Outdoor learning models have existed since the late 19th century, but until recently they were rarely a hot topic.
This school year there's renewed interest in the subject because of the COVID-19 pandemic, and two campuses in Hamilton County that have been offering outdoor learning for years have seen significant increases in enrollment.
Located in Soddy-Daisy alongside the North Chickamauga Creek Gorge is Ivy Academy, a tuition-free, public charter school that is part of Hamilton County Schools. The school is open to county sixth through twelfth graders on a first-come, first-served basis.
Going on its 11th year, Ivy is known for having indoor and outdoor classrooms.
Outdoor learning in Hamilton County
The outdoor classrooms consist of about 24,000 square feet of various covered and uncovered learning spaces. Such spaces include an environmental course, a pollinator classroom located close to a contained beehive and a floating classroom.
Yes, a floating classroom. It's a small boat - donated by state Rep. Mike Carter, R-Ooltewah - redesigned as a mini-classroom.
According to Angie Markum, Ivy's director of development, outdoor learning has always been one of Ivy's hallmarks.
"Research has shown that outdoor learning increases academic performance and improves social-emotional health in school-age children, and may decrease the need for some medications," Markum said in a news release. "Studies are showing that being outdoors combined with other current COVID-19 safety measures lowers the risk for coronavirus transmissions over being indoors, in addition to positive effects on children's physical, emotional and mental health and behavior."
Ivy senior Allyson Wilkey once attended a zoned public school within the school district. Wilkey, who has been enrolled at Ivy since sixth grade, said she likes the outdoor curriculum and that learning outdoors helps her pay attention.
Sixth-grader Ava Rickman is new to the school this year. She also said that she enjoys learning outdoors.
Markum told the Times Free Press the campus has seen an increase of those wanting to get into the charter school due to its "growth pattern."
"We have seen an increase in the number of people on our waiting list," she said Monday. "As a charter school, we could only enroll so many students."
On an early morning, you could hear kindergartners make wolf howling sounds as a way to announce snack time. Sometimes you could hear an actual wolf.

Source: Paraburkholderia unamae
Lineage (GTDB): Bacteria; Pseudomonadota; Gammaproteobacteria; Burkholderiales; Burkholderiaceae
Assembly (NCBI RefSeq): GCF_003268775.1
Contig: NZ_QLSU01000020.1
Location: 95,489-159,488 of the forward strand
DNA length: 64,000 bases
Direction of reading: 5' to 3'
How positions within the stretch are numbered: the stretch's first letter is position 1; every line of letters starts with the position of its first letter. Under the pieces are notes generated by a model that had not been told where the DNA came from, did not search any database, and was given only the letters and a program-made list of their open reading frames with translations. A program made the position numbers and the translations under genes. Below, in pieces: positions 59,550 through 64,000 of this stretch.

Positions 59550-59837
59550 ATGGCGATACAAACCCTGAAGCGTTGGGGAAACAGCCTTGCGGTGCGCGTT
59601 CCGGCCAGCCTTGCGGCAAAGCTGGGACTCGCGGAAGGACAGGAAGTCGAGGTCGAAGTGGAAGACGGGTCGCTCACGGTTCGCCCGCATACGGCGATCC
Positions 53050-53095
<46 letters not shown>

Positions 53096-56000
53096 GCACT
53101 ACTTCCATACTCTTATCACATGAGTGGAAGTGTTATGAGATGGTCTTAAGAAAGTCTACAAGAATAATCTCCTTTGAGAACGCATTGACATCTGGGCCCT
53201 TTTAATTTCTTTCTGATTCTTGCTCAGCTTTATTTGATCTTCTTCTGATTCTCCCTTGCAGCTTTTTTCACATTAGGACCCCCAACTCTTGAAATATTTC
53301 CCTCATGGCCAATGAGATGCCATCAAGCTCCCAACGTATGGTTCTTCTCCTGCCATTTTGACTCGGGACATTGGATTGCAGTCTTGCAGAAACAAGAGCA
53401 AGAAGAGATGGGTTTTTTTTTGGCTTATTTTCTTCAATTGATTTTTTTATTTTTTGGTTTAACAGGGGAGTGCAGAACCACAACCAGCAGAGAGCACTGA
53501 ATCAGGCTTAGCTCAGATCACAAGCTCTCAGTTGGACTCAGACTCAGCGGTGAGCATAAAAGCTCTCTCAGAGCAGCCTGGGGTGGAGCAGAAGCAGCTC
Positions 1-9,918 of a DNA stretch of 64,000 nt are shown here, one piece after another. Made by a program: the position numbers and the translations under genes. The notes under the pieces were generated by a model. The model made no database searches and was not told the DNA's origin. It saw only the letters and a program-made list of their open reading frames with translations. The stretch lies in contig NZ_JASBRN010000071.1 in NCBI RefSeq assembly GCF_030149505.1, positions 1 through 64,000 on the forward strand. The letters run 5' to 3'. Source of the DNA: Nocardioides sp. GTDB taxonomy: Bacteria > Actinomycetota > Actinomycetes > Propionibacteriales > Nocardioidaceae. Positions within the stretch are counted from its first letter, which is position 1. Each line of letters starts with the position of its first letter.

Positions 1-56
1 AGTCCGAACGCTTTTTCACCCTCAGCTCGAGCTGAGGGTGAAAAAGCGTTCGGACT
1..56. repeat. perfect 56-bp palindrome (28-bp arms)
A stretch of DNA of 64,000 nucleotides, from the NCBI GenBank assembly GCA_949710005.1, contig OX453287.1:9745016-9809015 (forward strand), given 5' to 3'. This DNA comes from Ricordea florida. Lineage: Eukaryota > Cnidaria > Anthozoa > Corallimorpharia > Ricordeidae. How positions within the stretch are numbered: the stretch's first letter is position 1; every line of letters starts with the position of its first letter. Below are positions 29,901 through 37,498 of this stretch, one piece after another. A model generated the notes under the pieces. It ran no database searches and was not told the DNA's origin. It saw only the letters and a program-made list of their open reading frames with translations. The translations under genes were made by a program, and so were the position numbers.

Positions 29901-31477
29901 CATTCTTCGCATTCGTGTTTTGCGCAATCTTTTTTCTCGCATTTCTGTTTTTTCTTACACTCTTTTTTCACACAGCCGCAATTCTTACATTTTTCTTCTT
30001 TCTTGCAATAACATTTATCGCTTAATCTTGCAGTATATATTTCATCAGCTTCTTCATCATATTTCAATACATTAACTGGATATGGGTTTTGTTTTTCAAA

Not too far from Lookout Mountain is a private forest school called Wauhatchie School. The campus, which is 100% outdoors, is a nature-based school that promotes nature immersion, holistic growth, the love of learning and compassion for all, officials say.
The school offers full- or half-day classes for pre-kindergartners through third graders, along with outdoor learning for home-school students ages 7 to 14.
Co-founder Jean Lomino told the Times Free Press the school was established in 2015. That year, there were only 12 students enrolled. This year, Wauhatchie saw a jump in enrollment, due to more parents seeking alternative ways of learning as public schools' explored hybrid schedules because of COVID-19.
Last year enrollment was 120 - this year is 150, including home-schooled students.
"[Forest school] started in Europe in the 1950s. They have been doing it for a long time over there, but now it's definitely worldwide and exploding right now because of COVID-19," Lomino said.
She said the school's goal is to have forest schools in place at campuses throughout the Hamilton County Schools district.
In December 2019, Wauhatchie received a Lyndhurst grant to work with area public schools to develop K-12 forest programs.
"We have partnerships with several including Calvin Donaldson, East Ridge Elementary and two more that joined us later, Bess T. Shepherd and Lookout Valley Elementary," Lomino said.
Wauhatchie and Ivy have partnered to have a forest school at the charter campus. The pre-K program started last year and is offered at the campus this school year.
Contact Monique Brand at firstname.lastname@example.org or 423-757-6592. Follow her on Twitter and Facebook @MoBrandNews.